Herb: Slender Willow

Latin name: Salix petiolaris

Synonyms: Salix gracilis

Family: Salicaceae (Willow Family)

Medicinal use of Slender Willow:

The fresh bark of all members of this genus contains salicin, which probably decomposes into salicylic acid (closely related to aspirin) in the human body. This is used as an anodyne and febrifuge.

Description of the plant:


3 m
(9 3/4 foot)


Habitat of the herb:

River banks and the shallow margins of streams, also in water meadows.

Other uses of Slender Willow:

The stems are very flexible and are used in basket making. The plant is usually coppiced annually when grown for basket making, though it is possible to coppice it every two years if thick poles are required as uprights.

Propagation of the herb:

Seed - must be surface sown as soon as it is ripe in late spring. It has a very short viability, perhaps as little as a few days. Cuttings of mature wood of the current year's growth, November to February in a sheltered outdoor bed or planted straight into their permanent position and given a good weed-suppressing mulch. Very easy. Plant into their permanent positions in the autumn. Cuttings of half-ripe wood, June to August in a frame. Very easy.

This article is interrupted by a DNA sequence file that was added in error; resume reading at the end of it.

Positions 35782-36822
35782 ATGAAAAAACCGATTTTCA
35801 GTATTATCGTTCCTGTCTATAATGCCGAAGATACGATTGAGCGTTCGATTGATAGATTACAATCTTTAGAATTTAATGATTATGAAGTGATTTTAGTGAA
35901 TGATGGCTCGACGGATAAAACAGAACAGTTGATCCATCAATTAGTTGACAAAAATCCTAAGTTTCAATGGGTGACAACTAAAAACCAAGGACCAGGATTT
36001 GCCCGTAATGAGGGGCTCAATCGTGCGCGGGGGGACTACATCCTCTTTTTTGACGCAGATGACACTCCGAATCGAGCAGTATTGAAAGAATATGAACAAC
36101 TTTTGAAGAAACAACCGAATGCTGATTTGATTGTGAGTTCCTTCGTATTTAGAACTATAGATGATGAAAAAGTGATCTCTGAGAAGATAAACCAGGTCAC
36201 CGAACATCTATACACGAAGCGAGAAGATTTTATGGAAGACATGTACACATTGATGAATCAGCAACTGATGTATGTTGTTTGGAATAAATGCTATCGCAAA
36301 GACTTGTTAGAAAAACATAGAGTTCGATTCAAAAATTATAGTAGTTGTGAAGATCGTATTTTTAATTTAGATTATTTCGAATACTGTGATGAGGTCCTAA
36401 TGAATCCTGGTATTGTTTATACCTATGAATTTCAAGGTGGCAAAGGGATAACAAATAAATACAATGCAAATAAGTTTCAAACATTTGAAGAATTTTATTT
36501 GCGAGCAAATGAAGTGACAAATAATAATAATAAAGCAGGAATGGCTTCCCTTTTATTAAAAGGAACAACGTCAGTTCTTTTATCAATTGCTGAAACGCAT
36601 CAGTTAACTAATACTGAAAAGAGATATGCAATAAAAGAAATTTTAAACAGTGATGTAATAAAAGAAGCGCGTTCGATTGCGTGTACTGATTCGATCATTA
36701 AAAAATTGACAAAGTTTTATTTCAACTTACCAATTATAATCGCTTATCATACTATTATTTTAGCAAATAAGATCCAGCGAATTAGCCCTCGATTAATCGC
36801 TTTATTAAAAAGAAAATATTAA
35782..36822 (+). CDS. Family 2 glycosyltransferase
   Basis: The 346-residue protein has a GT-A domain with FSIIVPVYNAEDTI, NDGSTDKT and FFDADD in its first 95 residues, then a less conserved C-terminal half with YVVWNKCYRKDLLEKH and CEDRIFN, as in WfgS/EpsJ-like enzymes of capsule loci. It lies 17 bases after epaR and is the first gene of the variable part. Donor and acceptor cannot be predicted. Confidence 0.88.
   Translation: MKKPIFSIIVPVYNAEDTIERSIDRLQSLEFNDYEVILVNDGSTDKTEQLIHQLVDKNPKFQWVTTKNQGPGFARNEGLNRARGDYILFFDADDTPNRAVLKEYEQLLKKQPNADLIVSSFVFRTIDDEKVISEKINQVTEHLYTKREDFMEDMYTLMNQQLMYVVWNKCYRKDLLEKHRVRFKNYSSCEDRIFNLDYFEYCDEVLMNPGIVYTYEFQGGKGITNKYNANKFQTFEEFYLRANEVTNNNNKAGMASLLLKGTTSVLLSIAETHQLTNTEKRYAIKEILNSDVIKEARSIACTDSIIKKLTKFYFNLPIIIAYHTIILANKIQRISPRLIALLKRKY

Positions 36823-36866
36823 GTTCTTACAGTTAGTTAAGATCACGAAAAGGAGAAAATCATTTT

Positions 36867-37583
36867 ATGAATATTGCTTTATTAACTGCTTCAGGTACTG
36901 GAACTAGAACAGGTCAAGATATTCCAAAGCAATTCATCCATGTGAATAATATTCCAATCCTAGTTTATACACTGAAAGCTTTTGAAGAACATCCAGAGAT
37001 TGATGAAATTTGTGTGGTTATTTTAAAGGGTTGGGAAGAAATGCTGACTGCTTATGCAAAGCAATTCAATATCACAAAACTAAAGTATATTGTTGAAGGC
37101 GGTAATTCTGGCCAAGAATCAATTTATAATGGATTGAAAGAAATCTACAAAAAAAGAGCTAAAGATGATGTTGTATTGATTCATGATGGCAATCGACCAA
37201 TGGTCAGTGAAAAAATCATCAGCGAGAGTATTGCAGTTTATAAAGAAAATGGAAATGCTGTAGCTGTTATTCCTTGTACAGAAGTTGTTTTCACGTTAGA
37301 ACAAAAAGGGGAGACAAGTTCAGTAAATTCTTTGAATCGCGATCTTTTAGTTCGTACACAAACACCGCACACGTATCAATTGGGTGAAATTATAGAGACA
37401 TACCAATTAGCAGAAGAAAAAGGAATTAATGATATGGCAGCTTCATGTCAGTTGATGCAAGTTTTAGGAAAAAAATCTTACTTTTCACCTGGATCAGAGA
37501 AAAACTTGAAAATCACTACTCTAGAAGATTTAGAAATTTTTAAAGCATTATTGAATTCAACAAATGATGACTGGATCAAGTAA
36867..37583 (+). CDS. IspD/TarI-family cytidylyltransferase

Cultivation of Slender Willow:

River banks and the shallow margins of streams, also in water meadows.

Known hazards of Salix petiolaris:

None known

Plant information taken from the Plants For A Future.